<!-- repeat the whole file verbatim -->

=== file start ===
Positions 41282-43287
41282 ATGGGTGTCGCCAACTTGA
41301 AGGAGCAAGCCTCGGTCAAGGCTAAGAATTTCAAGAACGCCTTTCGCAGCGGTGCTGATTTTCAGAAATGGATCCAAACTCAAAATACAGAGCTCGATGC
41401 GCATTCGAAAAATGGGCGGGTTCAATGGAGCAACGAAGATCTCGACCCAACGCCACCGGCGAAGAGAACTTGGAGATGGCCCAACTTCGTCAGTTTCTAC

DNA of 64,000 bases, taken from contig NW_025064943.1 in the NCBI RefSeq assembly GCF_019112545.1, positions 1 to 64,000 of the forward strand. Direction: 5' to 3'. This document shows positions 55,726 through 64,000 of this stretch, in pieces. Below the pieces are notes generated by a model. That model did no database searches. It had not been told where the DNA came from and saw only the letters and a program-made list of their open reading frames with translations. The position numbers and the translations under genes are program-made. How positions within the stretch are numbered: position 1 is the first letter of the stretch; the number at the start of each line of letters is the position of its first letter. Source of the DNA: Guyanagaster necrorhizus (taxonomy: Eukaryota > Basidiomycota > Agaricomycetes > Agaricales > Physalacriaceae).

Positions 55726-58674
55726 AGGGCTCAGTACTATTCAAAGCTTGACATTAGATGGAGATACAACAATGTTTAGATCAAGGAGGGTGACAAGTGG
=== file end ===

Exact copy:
Positions 41282-43287
41282 ATGGGTGTCGCCAACTTGA
41301 AGGAGCAAGCCTCGGTCAAGGCTAAGAATTTCAAGAACGCCTTTCGCAGCGGTGCTGATTTTCAGAAATGGATCCAAACTCAAAATACAGAGCTCGATGC
41401 GCATTCGAAAAATGGGCGGGTTCAATGGAGCAACGAAGATCTCGACCCAACGCCACCGGCGAAGAGAACTTGGAGATGGCCCAACTTCGTCAGTTTCTAC

DNA of 64,000 bases, taken from contig NW_025064943.1 in the NCBI RefSeq assembly GCF_019112545.1, positions 1 to 64,000 of the forward strand. Direction: 5' to 3'. This document shows positions 55,726 through 64,000 of this stretch, in pieces. Below the pieces are notes generated by a model. That model did no database searches. It had not been told where the DNA came from and saw only the letters and a program-made list of their open reading frames with translations. The position numbers and the translations under genes are program-made. How positions within the stretch are numbered: position 1 is the first letter of the stretch; the number at the start of each line of letters is the position of its first letter. Source of the DNA: Guyanagaster necrorhizus (taxonomy: Eukaryota > Basidiomycota > Agaricomycetes > Agaricales > Physalacriaceae).

Positions 55726-58674
55726 AGGGCTCAGTACTATTCAAAGCTTGACATTAGATGGAGATACAACAATGTTTAGATCAAGGAGGGTGACAAGTGG